A link to info about Rickman reciting poems on film.

You can find more poetry at Paper Tigers, where they are hosting this week's Poetry Friday round-up.

Thursday, April 8, 2010

Art As Therapy

How is art a form of therapy?

Art can relax you as you create it, give you an outlet to express yourself (and maybe even surprise yourself by revealing things you didn't realize you were thinking), and also provide a way to communicate those thoughts and feelings to other people.

Today we're looking at works from (by artists with chronic pain) and Expressions of Courage (by artists with epilepsy). We have some good links at the bottom, so don't forget to check those out!


Where Does It Hurt?
by Anna Rich
"I meant to visualize how my back feels sometimes, a very localized, intense pain that eventually ties my entire torso in knots. From the front, or on the face of it, it doesn't appear that anything is wrong. The beads of sweat on front are the only clue. When I experience them together, I want to explode into a lot of little pieces, too small to feel anything. I spun all but a tiny bit of the yarn myself. I knit, felted and dyed the painful points."

Resonance: Erasure
by Susan Gofstein
"In the fall of 2000 I developed severe chronic facial pain. This domination of pain obliterated all sense of an inner self. 'Resonance' began as an effort to structure and distance myself from an overwhelming existence."

by Stephen L. Spagnoli
"Thermosystemic is a visual depiction of neurotransmitters firing pain signals through the pathways of the brain on their way to my forever burning skin."

Echoes of Sadness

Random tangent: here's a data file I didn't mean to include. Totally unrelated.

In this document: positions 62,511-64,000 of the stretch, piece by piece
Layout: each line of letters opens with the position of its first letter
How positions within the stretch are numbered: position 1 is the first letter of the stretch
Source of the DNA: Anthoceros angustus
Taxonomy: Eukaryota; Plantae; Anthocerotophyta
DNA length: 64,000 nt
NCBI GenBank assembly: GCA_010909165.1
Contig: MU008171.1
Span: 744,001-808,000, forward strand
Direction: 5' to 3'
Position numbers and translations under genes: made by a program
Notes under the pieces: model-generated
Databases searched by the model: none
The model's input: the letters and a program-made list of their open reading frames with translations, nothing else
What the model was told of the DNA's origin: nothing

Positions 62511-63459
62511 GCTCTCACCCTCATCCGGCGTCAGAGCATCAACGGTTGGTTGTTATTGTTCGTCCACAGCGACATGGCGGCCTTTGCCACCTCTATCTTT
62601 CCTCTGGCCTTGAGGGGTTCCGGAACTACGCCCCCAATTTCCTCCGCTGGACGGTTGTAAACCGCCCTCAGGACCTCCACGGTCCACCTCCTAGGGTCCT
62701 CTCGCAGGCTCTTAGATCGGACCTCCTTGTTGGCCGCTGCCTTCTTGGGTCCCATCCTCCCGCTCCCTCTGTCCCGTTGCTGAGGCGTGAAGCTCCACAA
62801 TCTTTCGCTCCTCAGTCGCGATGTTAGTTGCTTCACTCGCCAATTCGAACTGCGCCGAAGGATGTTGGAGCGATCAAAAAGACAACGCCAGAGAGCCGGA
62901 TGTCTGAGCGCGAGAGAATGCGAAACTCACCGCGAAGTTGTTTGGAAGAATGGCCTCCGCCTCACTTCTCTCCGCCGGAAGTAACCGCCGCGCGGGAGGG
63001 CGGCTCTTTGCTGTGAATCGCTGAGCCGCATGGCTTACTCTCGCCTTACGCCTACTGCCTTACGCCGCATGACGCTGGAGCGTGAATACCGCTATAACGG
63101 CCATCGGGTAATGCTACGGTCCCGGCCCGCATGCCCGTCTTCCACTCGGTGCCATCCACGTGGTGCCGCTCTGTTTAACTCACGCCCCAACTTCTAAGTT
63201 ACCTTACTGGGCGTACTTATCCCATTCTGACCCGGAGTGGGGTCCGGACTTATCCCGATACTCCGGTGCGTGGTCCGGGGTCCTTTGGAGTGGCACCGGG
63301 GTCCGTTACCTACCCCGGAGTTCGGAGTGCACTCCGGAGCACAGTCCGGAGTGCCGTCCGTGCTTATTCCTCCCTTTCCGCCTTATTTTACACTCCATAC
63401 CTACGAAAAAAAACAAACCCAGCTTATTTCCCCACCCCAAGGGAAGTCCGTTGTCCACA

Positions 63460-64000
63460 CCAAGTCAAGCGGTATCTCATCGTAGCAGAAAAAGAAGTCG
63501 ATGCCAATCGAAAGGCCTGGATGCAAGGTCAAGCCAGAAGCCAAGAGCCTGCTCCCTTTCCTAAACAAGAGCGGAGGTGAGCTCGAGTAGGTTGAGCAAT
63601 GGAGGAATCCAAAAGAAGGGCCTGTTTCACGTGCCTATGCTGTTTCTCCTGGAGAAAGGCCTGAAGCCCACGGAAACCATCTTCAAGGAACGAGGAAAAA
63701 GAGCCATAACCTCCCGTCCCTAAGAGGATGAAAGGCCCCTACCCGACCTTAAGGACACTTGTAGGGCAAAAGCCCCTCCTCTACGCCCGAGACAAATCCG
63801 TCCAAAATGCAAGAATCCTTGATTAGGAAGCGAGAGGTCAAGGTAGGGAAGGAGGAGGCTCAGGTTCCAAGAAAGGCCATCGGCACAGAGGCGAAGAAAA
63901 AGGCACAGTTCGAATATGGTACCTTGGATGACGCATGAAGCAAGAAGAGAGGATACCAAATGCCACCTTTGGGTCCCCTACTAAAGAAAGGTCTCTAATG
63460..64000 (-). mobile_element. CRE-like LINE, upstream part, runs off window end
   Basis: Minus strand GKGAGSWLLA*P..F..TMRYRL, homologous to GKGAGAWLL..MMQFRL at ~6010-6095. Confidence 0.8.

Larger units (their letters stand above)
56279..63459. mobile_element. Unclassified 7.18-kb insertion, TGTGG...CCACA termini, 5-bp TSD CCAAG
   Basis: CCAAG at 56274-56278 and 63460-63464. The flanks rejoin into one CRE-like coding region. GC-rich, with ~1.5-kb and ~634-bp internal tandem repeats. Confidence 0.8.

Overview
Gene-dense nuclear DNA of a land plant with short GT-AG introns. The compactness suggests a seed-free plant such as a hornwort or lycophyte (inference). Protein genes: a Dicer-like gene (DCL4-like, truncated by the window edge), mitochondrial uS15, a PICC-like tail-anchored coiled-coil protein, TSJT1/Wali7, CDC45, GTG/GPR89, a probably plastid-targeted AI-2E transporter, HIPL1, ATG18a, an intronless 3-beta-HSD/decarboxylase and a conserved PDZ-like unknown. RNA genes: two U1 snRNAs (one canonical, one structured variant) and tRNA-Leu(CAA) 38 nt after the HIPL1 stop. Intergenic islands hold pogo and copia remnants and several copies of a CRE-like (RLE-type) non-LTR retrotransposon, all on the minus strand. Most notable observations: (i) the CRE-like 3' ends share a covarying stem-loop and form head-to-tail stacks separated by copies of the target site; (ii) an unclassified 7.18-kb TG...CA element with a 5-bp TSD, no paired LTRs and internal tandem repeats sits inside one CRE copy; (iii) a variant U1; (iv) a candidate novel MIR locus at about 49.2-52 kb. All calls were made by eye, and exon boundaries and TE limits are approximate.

by Maureen Brown
"Silent screams express sadness that reverberate remnants of a former life. My sadness is shown with a teardrop from a missing eye, while the other eye is closed in denial. Black repetitive lines depict my echoing pain. The red tangled mass in the forehead represents the tension, anxiety, and angst I am feeling."

From Expressions of Courage:

Symbol Hand
by Bill Hoin
"Bill Hoin, age 68, created "Symbol Hand" using ink on paper. Bill states that all of these images are inside his head and when his “head is squeezed” they come out his fingers. Bill feels epilepsy has been a boon and a curse. It propelled his life into art, but left him with a dependence on medication permanently."

by Dianne Gates
Dianne Gates, age 45, created "Freedom" with watercolors. Dianne's world changed in 2001 when she had her first grand mal seizure. "I am learning how to take care of myself with proper rest, scheduled eating, and taking my medicine. I now feel great most of the time," Dianne says. "This painting represents the freedom I feel now that I am learning how to deal with life as an epileptic."

~ A nice compilation of definitions of What Is Art Therapy by the International Art Therapy Orgnaization.
~ A Mayo Clinic video of Art Therapy for Stress Management
~ Art Therapy-related Articles and Resources from the Creativity Portal.
~ Expressive Media definitions of various arts therapies. Also, related films
~ Society for the Arts in Healthcare
~ The Foundation for Hospital Art

Friday, April 2, 2010

Huang Xiang, City of Asylum poet

Happy Poetry Month!

Poem House Pittsburgh photo by Dave White

I'd like to share this video about Chinese poet Huang Xiang with you. Huang Xiang was a City of Asylum poet in Pittsburgh. I think he put it well when he said, "I am crushed diamond/A sun resides in every tiny piece."

The current City of Asylum-Pittsburgh poet is Khet Mar. It's a tremendous program, which you can support here.

There's also Ithaca City of Asylum, and the International Cities of Refuge Network.

Thursday, April 1, 2010

Play Posters

Feeling alliterative today, as we've got posters by Poles to publicize plays. Wonderful, funky stuff. These are from the Pigasus Polish Poster Gallery in Germany.

By Tomasz Boguslawski

By Wieslaw Walkuski

And a fitting one to end on...
Poster Addiction by Nikodem Pregowski